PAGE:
How does USPTO evaluate 'acquired distinctiveness'?

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Written by Jan Buza

Co-founder of Trama

The United States Patent and Trademark Office (USPTO) evaluates acquired distinctiveness, also known as secondary meaning, based on certain factors to determine if a mark has acquired distinctiveness and is eligible for trademark protection. These factors are used to assess whether the mark has developed a secondary meaning in the minds of consumers, indicating that it identifies the source of goods or services rather than being merely descriptive or generic. The key factors considered by the USPTO include:

  • Length of Use: The length of continuous and exclusive use of the mark in commerce is an important factor. Generally, the longer the mark has been used, the more likely it has acquired distinctiveness.
  • Extent and Nature of Use: The USPTO examines how extensively and prominently the mark has been used in connection with the goods or services in the marketplace. This includes assessing the volume of sales, advertising efforts, and the geographical scope of use.
  • Advertising and Promotional Expenditures: The USPTO considers the amount and nature of advertising and promotion undertaken to establish consumer recognition of the mark. Evidence of advertising campaigns, marketing materials, and related expenditures can help demonstrate the efforts made to build brand recognition.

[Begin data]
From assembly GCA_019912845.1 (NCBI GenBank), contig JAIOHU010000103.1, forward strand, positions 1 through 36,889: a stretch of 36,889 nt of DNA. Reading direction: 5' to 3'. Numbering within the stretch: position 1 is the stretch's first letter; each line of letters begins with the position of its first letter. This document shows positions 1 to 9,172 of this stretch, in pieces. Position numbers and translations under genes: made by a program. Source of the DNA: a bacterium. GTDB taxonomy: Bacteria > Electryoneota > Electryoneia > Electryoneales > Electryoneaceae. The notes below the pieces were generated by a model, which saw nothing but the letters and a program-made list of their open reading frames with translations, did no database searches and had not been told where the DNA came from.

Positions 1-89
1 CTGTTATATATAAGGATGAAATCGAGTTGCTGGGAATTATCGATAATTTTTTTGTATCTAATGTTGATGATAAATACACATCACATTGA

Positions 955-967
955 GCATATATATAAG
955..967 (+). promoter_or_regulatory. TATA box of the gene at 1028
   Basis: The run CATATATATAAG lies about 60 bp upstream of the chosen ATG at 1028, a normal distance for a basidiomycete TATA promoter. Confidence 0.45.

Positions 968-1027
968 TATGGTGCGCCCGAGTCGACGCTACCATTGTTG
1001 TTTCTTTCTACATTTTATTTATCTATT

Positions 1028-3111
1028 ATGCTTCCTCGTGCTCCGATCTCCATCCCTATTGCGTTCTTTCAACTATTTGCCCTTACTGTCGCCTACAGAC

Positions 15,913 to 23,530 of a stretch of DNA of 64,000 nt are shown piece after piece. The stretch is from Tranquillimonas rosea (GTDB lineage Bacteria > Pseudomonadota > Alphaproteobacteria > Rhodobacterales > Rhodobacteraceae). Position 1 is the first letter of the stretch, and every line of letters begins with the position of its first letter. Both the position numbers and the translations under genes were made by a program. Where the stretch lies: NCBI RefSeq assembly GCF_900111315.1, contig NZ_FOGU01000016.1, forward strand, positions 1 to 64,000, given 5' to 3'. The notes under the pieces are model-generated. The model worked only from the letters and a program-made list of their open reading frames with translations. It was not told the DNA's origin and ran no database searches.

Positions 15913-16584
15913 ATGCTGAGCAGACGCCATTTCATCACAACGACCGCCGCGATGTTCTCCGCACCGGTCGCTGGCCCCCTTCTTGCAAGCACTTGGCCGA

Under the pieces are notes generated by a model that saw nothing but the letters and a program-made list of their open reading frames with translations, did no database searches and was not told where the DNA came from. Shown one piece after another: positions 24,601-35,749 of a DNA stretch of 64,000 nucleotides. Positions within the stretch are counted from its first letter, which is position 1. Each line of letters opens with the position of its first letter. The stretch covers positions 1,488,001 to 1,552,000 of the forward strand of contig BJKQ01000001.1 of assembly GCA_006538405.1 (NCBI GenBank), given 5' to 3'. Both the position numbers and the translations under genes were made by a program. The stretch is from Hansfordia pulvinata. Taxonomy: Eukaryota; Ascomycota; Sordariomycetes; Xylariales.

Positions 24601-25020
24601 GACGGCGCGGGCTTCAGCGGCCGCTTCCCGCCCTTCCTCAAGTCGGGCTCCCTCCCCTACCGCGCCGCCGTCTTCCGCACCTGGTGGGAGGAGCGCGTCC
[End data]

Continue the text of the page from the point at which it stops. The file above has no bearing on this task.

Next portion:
• Consumer Surveys and Testimonials: Surveys or other evidence of consumer perception and recognition of the mark can be submitted to support the claim of acquired distinctiveness. These surveys assess consumer understanding and association of the mark with the source of goods or services.
  • Media Recognition: Evidence of media recognition, such as press coverage or industry awards, can be submitted to show the mark's recognition and reputation in relevant markets.
  • Statements of Third-Party Recognition: Statements from industry experts, trade publications, or others attesting to the mark's distinctiveness and association with the source of goods or services can be submitted as supporting evidence.

It's important to note that the weight given to each factor may vary depending on the specific circumstances of the case. The evidence provided should demonstrate that the mark has acquired distinctiveness and is no longer merely descriptive or lacking inherent distinctiveness.

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